Dance theater choreographer Luca Silvestrini: „Lightheartedness can help people connect, in theater and life”
https://www.ziarulmetropolis.ro/dance-theater-choreographer-luca-silvestrini-lightheartedness-can-help-people-connect-in-theater-and-life/

Our increasingly multicultural world: is it “a fruit salad, or a time bomb? Or is it simpler than that?”, as one character says in the show you presented at FITS 2018, “Border Tales”? How do we even begin to tackle the challenges of interactions, including stereotypes and prejudices, between different people and traditions?

Un articol de Cristina Enescu|17 Iunie 2018

Our increasingly multicultural world: is it “a fruit salad, or a time bomb? Or is it simpler than that?”, as one character says in the show you presented at FITS 2018, “Border Tales”? How do we even begin to tackle the challenges of interactions, including stereotypes and prejudices, between different people and traditions?

There is no easy solution to this complex topic. In fact, our show “Border Tales” does not offer a solution. There is that moment in the show where a character is standing on a chair, then steps down and says to the other ones “Do you want to take it? The message that comes across is that, maybe, by stepping down from the chair we are sitting on, if we all allow ourselves to step down from this pedestal where we have placed ourselves, because we think we are better than others – that would help a lot. Knowing that no one is superior, no one has The Solution. Allowing more space for dialogue and exchange, without preconceived ideas, is what this show is about.

Could there be „a simpler way” to connect to the other?

Well it is always simpler than we think. “Looking somebody in the eyes, saying good morning or inviting them for a cup of tea”, as they say in the show – in a way, for me that is a solution, going back to a sense of human approach, to the proximity between people, without letting the politics interfere. Unfortunately, there is a lot of political and economic interest in how people relate to each other, this is what makes relating to other people less simple. If we try to forget about this interest, it certainly helps start the way.

For example I saw some Roma people passing by today in Sibiu. You look at them and think about them being gypsies. Why do I react in such a preconceived way? Border Tales works with this kind of stereotypical thinking, which we all are full of even if we think we don’t have prejudices. Even when not expressing ourselves, we all have a way of putting people into mental boxes, often seeing them only through what we know about them. Therefore, people don’t count as people, but as groups, ideas. It’s not an easy subject to tackle, that’s why the show ends with a person sitting alone on the stage, next to the balloon from the party he threw, all the guests (of different ethnic origins) has left… I wanted to say that ultimately we need to sort things out inside within ourselves, before sorting out our relationship with the others.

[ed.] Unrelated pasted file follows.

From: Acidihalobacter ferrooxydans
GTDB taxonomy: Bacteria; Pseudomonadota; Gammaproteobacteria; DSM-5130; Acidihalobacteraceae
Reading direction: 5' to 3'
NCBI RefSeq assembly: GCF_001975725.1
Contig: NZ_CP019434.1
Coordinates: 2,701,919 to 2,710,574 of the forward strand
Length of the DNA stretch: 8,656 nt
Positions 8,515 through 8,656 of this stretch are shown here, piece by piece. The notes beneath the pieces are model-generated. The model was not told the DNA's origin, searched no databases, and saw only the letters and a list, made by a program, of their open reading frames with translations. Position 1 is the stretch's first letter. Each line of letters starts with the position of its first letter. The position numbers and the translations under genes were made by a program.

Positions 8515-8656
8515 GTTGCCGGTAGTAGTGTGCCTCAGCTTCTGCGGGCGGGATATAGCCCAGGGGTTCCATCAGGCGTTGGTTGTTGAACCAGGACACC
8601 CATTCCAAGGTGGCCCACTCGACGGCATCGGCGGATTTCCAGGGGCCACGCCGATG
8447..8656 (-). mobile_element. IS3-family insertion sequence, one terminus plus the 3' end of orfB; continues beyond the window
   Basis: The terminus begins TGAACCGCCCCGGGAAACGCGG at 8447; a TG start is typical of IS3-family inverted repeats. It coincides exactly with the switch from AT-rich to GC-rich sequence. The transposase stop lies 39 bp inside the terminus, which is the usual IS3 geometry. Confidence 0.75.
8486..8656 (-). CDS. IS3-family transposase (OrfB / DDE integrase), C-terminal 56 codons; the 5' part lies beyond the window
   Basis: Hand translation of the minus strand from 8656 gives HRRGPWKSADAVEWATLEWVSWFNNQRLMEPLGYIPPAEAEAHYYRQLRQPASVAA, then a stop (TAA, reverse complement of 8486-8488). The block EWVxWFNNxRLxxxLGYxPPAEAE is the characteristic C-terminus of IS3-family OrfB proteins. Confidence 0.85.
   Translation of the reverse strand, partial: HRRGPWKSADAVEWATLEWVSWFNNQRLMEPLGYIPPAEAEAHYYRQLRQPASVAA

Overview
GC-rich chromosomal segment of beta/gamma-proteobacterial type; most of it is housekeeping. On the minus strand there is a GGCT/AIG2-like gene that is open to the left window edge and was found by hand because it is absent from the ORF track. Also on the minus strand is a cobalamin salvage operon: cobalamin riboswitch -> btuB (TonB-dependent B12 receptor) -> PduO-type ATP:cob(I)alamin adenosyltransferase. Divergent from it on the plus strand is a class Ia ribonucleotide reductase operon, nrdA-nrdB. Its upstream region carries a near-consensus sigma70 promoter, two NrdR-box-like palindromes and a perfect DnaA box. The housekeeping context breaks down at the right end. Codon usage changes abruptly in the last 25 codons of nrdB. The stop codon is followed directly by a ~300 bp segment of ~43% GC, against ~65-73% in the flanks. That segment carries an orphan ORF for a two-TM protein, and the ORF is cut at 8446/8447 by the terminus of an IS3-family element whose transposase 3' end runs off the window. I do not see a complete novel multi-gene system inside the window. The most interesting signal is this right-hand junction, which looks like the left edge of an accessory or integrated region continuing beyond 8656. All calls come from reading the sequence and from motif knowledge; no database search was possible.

You say it’s not simple, yet the feelings that Border Tales bring about are mainly of luminosity and leggerezza (lightness). You spoke previously about this leggerezza being the source of the humour that your projects show. How can people (in real life as well as in art) keep this feeling of lightness, in such a tense, often challenging reality?

I think the issue is not whether a problem exists, but whether you make something into a problem. Just like in yoga, in theater too can tackle difficult topics through a smile, this can help you see even very complex, overwhelming issues in a different light. A tense approach to difficult matters doesn’t help. Stand-up comedy, which Brits are very good at, is often very intense, provocative. The context is a light one (comedy), but this doesn’t mean there it’s not committed or politically relevant. La leggerezza, being lighthearted, can help connect people, in theater and life.

One thing that makes Border Tales so easy to connect with is that sense of “real flesh and blood” on stage, real names, stories, personal experiences. Weren’t you afraid to make the show like this?